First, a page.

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Literature, Medicine, and Culture, Pennsylvania State University College of Medicine

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posted on 2022-07-07, 13:25 authored by Post Discipline AdminPost Discipline Admin
Literature, Medicine, and Culture provides students with an opportunity to consider contemporary medicine and treatment in relation to historical experiences, ideas, and imagination. Course readings explicitly pose questions about the present in relation to the past, the challenges of modern therapeutics and how they affect enduring ideas about human nature, and the experience of illness from the patient perspective. Students will build on their Humanities and Systems knowledge base concerning the cultural contexts of illness, treatment, and care. Course content varies according to instructor expertise and topic selection. Students who complete the course will increase their knowledge about medical history and the patient experience, imaginative portrayals of illness and health, and societal approaches to disease and disability. They will be able to identify rhetorical features of disease narratives and historically consistent elements of human experience of illness. In addition, students will enhance skills in reading, interpretation, and analytic writing, as well as observational skills. Classroom discussion and informal assignments help students develop sophisticated understanding of medicine and human experience in context, training them to think critically and in complex ways about the human experience of health and illness, and to represent their developing ideas in written assignments and/or creative projects. Other elements of health humanities learning, such as consideration of professional identity formation and ethics, may be included in course content. The Humanities Curriculum at Penn State College of Medicine integrates applied humanities learning across all four years of undergraduate medical education. Instructors use memoir, drama, fiction, and poetry in contexts where the material meets specific needs in learning, generally within a narrative medicine framework. For instance, there are elective courses in literature in the fourth year of study, and some limited literary sources are integrated throughout phase one (first 1.5 years). Previous curricula involved more direct literary learning, but current curricula makes greater use of visual arts. Humanities offerings are very robust, but are practice-oriented. Faculty tend to utilize those forms of literature that the students see as applicable to their professional goals. This information has been collected for the Post-Discipline Online Syllabus Database. The database explores the use of literature by schools of professional education in North America. It forms part of a larger project titled Post-Discipline: Literature, Professionalism, and the Crisis of the Humanities, led by Dr Merve Emre with the assistance of Dr Hayley G. Toth. You can find more information about the project at Data was collected and accurate in 2021/22.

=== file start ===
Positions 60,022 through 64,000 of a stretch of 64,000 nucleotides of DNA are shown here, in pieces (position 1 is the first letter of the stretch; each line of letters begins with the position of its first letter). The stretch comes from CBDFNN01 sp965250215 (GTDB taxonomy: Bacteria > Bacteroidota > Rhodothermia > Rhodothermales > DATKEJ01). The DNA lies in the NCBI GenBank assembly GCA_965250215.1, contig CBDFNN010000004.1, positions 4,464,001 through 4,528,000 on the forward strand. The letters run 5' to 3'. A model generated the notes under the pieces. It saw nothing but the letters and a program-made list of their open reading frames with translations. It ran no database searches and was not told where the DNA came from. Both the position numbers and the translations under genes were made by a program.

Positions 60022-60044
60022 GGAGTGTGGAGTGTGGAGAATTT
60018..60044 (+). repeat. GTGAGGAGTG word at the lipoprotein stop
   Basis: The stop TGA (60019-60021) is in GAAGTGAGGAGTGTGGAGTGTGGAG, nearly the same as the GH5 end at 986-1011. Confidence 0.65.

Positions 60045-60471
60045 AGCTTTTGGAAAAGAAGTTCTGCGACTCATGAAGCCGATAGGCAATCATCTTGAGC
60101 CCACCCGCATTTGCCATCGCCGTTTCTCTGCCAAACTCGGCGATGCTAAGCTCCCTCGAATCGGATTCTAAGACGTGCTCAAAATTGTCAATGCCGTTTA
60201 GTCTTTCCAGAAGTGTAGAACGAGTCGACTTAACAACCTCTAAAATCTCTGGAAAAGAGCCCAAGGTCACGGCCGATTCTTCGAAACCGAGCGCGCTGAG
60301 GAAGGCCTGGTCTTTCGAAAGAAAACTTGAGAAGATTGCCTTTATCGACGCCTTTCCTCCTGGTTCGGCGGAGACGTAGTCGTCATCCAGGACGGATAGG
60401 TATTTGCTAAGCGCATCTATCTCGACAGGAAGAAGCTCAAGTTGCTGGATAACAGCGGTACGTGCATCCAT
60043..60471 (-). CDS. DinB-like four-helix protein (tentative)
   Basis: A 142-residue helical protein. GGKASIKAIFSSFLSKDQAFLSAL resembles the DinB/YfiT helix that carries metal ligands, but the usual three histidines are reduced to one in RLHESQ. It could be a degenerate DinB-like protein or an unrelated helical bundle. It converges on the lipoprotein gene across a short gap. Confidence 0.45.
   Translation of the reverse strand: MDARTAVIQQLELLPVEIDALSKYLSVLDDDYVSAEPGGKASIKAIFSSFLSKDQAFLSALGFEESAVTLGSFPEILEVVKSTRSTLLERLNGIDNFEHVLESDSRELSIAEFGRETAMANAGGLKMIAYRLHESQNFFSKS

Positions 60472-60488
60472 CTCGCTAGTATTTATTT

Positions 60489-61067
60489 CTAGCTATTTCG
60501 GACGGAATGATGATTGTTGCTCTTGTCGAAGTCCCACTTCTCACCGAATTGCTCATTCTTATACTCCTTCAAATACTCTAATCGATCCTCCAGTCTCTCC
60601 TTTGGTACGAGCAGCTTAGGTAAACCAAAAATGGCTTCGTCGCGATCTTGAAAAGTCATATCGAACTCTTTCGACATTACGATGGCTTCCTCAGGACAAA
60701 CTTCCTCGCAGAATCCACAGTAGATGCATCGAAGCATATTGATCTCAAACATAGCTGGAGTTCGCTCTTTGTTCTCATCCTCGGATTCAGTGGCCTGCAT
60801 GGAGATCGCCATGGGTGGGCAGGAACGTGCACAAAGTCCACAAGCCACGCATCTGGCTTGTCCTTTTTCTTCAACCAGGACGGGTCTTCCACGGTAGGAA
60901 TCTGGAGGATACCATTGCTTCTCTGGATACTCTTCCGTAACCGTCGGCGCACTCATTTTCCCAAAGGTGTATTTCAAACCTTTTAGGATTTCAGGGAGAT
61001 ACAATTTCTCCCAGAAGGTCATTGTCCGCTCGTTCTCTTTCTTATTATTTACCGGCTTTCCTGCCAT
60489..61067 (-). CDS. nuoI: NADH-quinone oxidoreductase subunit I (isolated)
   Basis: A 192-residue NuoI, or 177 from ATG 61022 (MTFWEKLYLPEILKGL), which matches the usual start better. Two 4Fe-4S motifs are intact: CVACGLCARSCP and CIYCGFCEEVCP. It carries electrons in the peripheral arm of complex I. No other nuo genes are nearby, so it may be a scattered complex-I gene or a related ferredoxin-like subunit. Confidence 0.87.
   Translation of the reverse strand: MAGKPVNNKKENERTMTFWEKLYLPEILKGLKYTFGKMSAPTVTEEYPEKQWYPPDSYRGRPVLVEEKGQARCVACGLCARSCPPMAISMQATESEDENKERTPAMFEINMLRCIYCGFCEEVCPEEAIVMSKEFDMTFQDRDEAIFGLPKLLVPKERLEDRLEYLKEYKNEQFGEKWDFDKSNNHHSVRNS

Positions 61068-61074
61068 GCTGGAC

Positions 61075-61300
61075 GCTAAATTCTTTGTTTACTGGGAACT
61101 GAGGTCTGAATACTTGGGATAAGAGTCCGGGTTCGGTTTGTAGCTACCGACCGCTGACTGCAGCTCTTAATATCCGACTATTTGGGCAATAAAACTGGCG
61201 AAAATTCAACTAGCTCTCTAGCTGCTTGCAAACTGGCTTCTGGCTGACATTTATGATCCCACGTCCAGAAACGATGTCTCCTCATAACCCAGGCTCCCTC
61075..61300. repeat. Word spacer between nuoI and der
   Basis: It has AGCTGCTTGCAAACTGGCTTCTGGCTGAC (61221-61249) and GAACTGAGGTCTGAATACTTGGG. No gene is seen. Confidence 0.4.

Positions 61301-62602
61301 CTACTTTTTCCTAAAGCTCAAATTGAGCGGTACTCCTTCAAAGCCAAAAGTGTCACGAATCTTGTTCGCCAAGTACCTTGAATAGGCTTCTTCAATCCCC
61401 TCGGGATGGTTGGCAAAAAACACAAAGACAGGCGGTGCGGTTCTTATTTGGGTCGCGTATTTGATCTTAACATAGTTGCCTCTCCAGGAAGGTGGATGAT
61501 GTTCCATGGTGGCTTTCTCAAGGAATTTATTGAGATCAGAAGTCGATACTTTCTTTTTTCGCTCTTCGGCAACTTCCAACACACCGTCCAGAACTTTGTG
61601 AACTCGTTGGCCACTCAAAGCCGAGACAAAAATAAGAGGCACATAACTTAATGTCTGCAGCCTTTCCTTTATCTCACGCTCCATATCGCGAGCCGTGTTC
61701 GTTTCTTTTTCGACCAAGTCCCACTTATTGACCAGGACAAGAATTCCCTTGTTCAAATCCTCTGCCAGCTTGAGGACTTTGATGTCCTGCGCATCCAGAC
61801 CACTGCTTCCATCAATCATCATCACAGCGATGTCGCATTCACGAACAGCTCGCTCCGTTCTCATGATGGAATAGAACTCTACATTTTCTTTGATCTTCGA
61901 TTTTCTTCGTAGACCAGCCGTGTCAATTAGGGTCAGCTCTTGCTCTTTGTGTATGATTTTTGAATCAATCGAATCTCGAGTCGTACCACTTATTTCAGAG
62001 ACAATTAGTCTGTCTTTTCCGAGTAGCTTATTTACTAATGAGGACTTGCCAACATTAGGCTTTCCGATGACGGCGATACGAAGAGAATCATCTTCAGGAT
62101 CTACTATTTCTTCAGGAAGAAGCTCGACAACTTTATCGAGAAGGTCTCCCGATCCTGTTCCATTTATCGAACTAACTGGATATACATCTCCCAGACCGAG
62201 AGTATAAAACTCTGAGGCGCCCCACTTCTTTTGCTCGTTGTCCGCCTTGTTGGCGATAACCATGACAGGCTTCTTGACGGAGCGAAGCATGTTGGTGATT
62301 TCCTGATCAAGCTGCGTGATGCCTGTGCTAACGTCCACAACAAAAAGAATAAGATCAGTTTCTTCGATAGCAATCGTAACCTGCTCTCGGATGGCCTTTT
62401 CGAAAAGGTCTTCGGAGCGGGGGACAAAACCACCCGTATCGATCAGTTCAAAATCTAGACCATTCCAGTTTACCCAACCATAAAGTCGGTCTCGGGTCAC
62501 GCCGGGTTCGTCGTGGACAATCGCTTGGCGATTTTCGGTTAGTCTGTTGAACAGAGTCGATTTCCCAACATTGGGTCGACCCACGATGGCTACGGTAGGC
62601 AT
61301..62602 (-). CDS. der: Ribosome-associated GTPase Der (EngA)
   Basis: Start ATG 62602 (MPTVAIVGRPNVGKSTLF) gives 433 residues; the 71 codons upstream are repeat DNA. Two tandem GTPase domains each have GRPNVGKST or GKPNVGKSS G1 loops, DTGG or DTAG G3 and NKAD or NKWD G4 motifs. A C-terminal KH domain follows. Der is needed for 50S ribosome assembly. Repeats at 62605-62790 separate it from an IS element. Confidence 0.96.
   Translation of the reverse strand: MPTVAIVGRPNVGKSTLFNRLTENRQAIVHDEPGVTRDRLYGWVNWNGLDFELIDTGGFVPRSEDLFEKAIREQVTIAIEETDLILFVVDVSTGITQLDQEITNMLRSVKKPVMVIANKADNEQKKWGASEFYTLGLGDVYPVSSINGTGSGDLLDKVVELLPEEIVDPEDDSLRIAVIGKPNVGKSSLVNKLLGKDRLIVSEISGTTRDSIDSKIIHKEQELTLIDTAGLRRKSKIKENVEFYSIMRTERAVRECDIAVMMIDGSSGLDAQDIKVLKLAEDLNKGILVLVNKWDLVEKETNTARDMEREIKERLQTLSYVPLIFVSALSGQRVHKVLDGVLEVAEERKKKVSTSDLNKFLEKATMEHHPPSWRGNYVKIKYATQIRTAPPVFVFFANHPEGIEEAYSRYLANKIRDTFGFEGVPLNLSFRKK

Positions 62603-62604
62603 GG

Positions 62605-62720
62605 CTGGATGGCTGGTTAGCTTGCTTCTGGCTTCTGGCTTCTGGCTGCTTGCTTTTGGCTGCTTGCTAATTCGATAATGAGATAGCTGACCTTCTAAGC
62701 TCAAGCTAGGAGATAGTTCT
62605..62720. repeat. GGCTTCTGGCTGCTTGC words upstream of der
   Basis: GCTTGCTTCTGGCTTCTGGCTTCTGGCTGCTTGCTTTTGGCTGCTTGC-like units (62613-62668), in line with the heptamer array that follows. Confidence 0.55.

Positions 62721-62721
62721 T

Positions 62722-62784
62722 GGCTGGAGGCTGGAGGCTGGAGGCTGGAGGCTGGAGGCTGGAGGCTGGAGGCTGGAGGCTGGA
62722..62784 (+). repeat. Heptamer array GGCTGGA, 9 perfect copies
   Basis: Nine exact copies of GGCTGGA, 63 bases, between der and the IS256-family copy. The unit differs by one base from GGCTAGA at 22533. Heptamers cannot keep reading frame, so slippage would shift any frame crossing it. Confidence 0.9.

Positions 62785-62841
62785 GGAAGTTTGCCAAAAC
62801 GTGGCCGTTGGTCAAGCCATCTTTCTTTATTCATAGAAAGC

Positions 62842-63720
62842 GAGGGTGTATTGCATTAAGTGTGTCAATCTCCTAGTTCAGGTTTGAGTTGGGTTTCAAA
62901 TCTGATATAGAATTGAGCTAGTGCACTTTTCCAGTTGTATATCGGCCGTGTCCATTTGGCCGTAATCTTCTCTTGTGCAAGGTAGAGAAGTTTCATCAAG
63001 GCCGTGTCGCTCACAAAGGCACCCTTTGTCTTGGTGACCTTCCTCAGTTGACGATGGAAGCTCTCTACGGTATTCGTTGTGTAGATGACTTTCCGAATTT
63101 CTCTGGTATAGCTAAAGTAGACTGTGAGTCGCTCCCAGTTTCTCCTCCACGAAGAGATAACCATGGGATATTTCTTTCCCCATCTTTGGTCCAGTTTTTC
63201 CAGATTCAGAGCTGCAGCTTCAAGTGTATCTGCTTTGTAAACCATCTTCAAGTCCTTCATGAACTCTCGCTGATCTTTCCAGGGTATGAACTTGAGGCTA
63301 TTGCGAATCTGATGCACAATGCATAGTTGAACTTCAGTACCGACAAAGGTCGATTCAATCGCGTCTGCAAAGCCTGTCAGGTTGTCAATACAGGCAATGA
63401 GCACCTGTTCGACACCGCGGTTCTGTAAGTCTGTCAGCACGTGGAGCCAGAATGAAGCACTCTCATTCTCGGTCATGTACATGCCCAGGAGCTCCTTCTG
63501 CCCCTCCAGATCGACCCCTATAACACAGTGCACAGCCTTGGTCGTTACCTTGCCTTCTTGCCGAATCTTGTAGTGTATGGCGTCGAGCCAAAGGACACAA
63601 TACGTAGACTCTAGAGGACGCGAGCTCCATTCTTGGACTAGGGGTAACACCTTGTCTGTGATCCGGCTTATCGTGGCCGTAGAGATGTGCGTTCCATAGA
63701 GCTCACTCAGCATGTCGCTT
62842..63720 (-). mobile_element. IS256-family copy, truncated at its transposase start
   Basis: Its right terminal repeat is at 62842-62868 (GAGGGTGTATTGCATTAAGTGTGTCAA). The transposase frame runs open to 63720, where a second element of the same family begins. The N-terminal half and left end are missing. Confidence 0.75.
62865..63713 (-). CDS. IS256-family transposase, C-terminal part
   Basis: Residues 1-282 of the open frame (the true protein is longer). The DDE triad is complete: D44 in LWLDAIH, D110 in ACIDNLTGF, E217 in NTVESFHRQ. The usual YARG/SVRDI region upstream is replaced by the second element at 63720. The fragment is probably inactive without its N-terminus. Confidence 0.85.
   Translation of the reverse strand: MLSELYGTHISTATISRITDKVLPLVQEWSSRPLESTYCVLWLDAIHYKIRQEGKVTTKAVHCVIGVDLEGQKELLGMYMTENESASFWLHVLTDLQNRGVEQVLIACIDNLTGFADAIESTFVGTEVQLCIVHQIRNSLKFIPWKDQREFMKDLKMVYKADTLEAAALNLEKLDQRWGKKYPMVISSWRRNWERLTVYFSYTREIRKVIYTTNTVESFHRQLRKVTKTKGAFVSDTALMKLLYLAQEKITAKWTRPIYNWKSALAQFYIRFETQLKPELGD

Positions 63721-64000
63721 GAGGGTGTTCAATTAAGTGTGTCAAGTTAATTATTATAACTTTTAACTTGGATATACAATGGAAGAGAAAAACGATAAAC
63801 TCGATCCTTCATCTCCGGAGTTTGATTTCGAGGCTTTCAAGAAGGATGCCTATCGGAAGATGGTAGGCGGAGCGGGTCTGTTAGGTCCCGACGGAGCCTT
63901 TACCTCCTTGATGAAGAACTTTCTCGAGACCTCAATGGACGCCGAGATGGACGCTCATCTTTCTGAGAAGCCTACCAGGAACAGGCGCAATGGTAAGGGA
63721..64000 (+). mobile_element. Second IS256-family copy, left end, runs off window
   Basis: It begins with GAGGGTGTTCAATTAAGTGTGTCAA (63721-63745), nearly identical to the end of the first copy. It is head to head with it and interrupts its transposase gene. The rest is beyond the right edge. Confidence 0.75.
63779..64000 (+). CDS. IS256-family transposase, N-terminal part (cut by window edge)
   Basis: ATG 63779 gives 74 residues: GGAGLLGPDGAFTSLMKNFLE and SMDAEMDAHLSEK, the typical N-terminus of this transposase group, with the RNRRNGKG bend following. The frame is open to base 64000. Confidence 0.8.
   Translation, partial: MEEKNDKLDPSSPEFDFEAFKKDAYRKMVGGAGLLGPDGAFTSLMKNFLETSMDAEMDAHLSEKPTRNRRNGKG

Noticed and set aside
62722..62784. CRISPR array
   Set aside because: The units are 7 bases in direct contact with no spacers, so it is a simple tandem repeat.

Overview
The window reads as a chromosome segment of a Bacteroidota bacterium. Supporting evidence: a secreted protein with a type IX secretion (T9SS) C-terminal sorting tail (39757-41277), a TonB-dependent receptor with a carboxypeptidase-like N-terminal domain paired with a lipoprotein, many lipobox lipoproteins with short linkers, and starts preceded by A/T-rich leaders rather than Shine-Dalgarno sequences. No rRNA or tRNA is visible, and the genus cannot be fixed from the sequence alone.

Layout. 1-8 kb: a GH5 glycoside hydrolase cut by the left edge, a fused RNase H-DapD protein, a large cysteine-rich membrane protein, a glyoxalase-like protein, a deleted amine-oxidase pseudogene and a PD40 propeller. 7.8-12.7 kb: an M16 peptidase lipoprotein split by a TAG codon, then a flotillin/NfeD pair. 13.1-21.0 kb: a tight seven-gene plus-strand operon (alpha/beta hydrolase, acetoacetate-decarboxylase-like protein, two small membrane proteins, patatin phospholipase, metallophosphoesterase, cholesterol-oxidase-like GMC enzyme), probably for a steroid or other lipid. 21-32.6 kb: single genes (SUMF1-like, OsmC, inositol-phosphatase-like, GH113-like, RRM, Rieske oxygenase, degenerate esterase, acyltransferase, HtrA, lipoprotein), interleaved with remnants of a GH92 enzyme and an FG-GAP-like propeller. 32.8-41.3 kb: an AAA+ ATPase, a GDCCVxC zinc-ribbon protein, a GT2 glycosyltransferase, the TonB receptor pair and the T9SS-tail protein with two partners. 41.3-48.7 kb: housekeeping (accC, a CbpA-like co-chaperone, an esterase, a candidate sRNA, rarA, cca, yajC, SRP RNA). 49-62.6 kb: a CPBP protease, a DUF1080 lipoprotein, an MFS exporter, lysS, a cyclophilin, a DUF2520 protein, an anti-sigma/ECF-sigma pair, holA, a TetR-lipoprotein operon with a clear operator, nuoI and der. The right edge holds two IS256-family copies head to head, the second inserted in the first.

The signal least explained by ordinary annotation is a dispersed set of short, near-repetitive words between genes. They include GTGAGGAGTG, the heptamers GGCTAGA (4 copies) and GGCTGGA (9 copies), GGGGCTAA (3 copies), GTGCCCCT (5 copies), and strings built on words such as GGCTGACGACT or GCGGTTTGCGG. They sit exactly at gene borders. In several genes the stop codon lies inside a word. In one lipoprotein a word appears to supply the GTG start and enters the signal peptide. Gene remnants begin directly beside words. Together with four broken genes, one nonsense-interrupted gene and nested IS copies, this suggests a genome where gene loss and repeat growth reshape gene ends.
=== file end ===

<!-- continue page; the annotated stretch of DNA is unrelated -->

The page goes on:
Subject Area


Geographic Region

Middle Atlantic

University or College

Pennsylvania State University College of Medicine

Funding Status


Endowment (according to NACUBO's U.S. and Canadian Institutions Listed by Fiscal Year 2020 Endowment Market Value and Change* in Endowment Market Value from FY19 to FY20) ($1,000)


Annual Tuition and Mandatory Fees 2021-2022 ($) (Resident; Non-resident, where applicable)


Course Title

Literature, Medicine, and Culture

Academic Year(s) Active


Course Enrolment


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